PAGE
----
Tuesday, July 14, 2009

Finding The Bad In Badminton...Maybe

If you're skeptical about what I'm writing this morning, then stand in line sister. I'm so unsure about my subject matter that I'm having doubts about even starting to type. The problem is that I'm using second hand information, and that doesn't make for good journalism, if we can call my blog that.

If what I've been told is true, then it won't affect the world in the same way that global warming or peak oil will, but it's symbolic of a society that's spiralling toward moral collapse.

I was at my parents' home yesterday, when the subject of badminton was brought up. It turns out that my son's 85 year old grandfather and almost 82 year old grandmother have taken to playing badminton in their backyard, though without the encumbrance of a net. I'm glad to see my parents doing this as it bodes well for my future. I can't imagine my grandparents ever being so spirited...it's amazing how every generation gets just a little more zany. If the effects of peak oil come to its rotting fruition in my lifetime, and it surely will, then my generation may be the last of the zanies. It's a tough call to make.

My father showed me the package of shuttlecocks, or badminton birdies, that he had purchased. Clearly stated on the outside of the package was that these fine feathered fliers were, indeed, made of feather. What came out of the package was textbook 'Made in China' plastic. I was appalled that they'd have the nerve to label them feather when there wasn't a goose, duck, chicken, albino budgie, or snowy egret plume in sight. Not even a bottled blond quill from a hello crow.

I should phone my father right now to ask when he bought the shuttlecocks, but it's currently 5:55 a.m. and he's probably out for his morning 10km run. Okay, dad doesn't run...he's almost certainly in bed, dreaming about badminton or Maria Sharipova, perhaps both.

'You're right, Simon, Maria seems to grunt more now that she's given up tennis balls for the lighter shuttlecocks'.

"Yes, it takes a lot more energy to make that birdie fly across the net.'

There is part of me that wonders if the original feathered badminton birds had the life plucked out of them a long time ago, with the container being refilled by cheaper plastic ones and long since forgotten. It's possible as it's been a while since the badminton equipment saw daylight. I need to find out if dad just bought the badminton birds, or if they've been around for a while. There will be no boycotts until I clarify this prickly point.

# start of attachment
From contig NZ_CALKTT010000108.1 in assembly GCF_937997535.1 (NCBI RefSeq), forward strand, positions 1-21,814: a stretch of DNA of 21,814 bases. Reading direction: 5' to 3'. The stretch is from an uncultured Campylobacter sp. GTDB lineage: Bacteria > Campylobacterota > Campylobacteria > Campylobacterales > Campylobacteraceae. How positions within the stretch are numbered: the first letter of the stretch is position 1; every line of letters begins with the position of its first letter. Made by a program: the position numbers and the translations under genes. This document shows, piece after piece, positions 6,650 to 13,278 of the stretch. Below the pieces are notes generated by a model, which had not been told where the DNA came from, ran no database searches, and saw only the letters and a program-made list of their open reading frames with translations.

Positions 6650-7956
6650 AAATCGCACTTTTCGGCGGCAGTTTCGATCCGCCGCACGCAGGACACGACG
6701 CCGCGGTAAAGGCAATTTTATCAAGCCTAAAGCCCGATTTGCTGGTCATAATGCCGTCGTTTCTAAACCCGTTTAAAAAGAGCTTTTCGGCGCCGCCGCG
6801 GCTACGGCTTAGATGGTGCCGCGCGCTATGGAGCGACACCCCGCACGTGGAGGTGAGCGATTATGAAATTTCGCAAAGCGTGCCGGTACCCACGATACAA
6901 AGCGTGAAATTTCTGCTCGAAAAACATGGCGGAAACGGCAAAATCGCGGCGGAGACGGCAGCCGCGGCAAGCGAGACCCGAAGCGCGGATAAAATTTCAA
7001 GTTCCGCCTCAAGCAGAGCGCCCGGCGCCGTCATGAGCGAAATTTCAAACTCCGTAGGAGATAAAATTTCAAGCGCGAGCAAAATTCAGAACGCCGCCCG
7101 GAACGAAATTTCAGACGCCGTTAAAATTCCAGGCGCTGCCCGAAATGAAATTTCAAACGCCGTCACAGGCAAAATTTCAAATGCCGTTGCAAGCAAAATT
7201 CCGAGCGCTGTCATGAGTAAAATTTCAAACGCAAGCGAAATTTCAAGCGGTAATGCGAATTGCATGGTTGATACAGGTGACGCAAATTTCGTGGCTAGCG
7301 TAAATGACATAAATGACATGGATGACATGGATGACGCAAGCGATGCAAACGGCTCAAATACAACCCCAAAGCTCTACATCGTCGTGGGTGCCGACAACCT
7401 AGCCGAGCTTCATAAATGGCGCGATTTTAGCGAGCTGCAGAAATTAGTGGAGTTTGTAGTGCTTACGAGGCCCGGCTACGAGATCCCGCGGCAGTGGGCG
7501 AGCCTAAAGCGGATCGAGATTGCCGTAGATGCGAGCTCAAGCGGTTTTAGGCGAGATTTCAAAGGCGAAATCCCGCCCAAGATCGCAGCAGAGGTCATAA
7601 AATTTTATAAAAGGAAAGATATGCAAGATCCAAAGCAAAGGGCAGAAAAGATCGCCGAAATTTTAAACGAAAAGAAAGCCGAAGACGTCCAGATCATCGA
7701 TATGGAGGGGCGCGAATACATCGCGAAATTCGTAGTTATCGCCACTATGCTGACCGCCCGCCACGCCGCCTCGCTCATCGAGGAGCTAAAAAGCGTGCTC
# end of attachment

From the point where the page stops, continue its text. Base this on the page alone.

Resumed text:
What worries me is that I can absolutely believe that that a company would say 'feathers' when in fact there were none. Take a look at the ingredients in your bottle of so-called mango cocktail. There's a pretty good chance that the first ingredient is grape or apple juice, with mango puree appearing further down the list, after fructose this or glucose that. It's clear that I've become jaded toward advertising...you can't always believe everything that you read.

Apply this to my blog today, and you will be wise. Be patient.

I'll follow up the blog posting with the truth about Cooper badminton birds. We need to know. I tried to find information about the Cooper company on-line but they, like plastic shuttlecocks, seem to fly under the radar's net. I did buy a Cooper ping pong table last year, and it turned into a warped piece of garbage, so I'll confess to being predisposed toward a fatwa on Cooper.

What happened to quality goods and truth in advertising? It's got me pretty mad, almost to the point of screaming. What to do? What to do?

Anyone for tennis?

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